Cuts in EU spending could threaten 40 million jobs in the agri-food sector warns Copa-Cogeca, a mutual organisation for European farmers and agricultural co-operatives.
According to Copa-Cogeca, the first cut in EU spending in its 56-year history will lead to a 15 percent reduction in Common Agricultural Policy (CAP) spending.
Copa President, Gerd Sonnleitner, said: “The current CAP costs less than one percent of total public expenditure yet it provides huge benefits for the EU citizens. Farmers are also confronted with increasing challenges, like climate change, rising input costs, market volatility and costly regulations which imports to the EU do not have to meet.
“It’s therefore more important than ever that measures to further green the CAP do not increase farmers’ costs or threaten production capacity.“
Mr Sonnleitner added: “The EU Commission has proposed to reduce the amount of agricultural land available for production by seven percent, as part of greening without any clear environmental benefit. With future food security under threat, this is irresponsible.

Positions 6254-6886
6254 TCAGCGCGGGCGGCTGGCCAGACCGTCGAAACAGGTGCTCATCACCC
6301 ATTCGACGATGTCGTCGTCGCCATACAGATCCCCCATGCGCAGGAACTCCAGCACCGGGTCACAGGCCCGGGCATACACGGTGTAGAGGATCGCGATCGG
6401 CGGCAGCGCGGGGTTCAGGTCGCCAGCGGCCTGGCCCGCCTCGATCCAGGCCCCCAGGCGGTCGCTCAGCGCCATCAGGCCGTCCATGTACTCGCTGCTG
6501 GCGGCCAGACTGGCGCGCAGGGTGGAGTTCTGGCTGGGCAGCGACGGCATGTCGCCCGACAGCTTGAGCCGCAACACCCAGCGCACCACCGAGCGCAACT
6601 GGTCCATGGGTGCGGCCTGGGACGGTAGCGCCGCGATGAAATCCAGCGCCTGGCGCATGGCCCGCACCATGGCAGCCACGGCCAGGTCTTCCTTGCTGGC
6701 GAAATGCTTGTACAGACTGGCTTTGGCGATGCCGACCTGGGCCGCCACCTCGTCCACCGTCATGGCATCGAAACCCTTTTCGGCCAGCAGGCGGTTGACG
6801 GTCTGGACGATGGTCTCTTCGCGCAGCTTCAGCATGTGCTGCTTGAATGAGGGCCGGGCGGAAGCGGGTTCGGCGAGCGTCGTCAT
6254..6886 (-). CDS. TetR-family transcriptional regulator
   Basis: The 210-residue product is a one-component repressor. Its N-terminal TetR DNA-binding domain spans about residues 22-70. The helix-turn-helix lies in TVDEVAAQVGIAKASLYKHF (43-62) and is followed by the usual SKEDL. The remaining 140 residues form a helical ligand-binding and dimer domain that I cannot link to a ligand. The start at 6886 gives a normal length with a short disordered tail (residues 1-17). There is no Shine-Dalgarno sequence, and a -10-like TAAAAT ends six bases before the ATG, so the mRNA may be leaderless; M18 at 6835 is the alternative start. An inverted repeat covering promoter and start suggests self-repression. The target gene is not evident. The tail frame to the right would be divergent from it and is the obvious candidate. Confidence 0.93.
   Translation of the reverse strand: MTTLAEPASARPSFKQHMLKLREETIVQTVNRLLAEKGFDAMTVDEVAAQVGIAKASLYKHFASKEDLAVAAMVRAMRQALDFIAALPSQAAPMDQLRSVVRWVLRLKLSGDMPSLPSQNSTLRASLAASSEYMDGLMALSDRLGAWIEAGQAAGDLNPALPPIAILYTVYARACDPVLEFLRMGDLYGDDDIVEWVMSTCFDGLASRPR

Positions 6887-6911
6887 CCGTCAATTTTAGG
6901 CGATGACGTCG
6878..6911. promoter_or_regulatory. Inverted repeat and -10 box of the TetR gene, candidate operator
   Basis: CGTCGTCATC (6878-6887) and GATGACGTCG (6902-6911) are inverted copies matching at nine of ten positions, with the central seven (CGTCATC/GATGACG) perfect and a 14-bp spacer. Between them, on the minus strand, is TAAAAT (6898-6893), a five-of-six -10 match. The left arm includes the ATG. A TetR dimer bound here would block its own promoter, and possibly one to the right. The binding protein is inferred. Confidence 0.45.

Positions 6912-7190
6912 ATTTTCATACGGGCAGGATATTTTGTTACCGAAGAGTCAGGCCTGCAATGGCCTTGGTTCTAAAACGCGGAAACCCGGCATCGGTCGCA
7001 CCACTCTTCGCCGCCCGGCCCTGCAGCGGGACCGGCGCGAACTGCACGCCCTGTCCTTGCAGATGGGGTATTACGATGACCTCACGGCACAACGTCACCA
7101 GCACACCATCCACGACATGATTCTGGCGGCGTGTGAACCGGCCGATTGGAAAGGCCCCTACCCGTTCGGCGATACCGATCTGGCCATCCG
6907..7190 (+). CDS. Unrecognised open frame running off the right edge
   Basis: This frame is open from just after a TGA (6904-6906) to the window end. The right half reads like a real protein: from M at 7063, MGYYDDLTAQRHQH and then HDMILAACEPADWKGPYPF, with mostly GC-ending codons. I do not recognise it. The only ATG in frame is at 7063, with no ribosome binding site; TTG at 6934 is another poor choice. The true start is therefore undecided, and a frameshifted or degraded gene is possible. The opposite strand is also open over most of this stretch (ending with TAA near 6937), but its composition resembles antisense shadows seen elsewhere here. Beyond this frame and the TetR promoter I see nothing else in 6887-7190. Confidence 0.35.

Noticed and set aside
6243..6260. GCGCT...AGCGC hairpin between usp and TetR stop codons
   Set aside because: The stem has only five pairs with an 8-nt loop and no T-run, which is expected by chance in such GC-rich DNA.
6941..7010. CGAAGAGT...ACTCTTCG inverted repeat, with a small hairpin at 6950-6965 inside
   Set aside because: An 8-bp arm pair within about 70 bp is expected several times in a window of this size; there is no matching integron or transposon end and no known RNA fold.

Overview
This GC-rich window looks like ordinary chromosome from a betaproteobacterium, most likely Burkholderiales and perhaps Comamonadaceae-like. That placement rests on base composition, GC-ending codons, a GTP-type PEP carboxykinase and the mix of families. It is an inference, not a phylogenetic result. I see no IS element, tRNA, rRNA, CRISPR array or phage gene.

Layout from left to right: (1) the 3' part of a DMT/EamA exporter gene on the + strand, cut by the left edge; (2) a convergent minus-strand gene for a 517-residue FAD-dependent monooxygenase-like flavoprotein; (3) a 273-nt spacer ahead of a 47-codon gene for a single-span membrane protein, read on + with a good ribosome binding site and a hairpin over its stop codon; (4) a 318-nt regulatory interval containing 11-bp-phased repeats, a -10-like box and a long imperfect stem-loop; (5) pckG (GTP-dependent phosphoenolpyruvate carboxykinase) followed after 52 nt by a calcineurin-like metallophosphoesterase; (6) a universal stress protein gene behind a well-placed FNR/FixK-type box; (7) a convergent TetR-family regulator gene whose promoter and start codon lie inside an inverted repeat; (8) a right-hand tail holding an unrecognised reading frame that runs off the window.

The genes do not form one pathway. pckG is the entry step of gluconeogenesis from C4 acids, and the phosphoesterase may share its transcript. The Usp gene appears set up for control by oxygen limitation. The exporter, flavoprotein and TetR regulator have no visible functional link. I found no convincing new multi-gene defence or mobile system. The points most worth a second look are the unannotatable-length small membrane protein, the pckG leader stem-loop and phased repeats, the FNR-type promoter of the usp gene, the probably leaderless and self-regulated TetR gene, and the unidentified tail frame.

“I therefore welcome as a step in the right direction the European summit’s decision today to ensure that this does not result in land being taken out of production or lead to income losses for farmers. It is crucial that we maintain a viable agriculture sector which can continue to provide secure and stable supplies of food to the EU’s 500 million consumers”.
Cogeca President, Christian Pèes, said: “Extreme market volatility, together with unfair and abusive practices in the food chain, is having a serious impact on farmers and their co-operatives.
“A strong CAP, with a good budget behind it, is essential to help stabilise markets and enable farmers and their co-operatives to get a better return from the marketplace. All the big super powers like the US, Brazil and China see their agriculture and agri-food sector as a key strategic sector and Europe must do the same”.
The EU leaders agreed on the £29 billion cuts over the next seven years following all-night negotiations. The Parliament still needs to vote on the new budget and some MPs have already warned they will veto the Deal.
Furthermore, should a secret ballot take place, MEPs would be able to vote anonymously. The bid to call a secret vote would need to be supported by one fifth of the MEPs. The secret vote would prevent national governments from revealing the votes of their MEPs.
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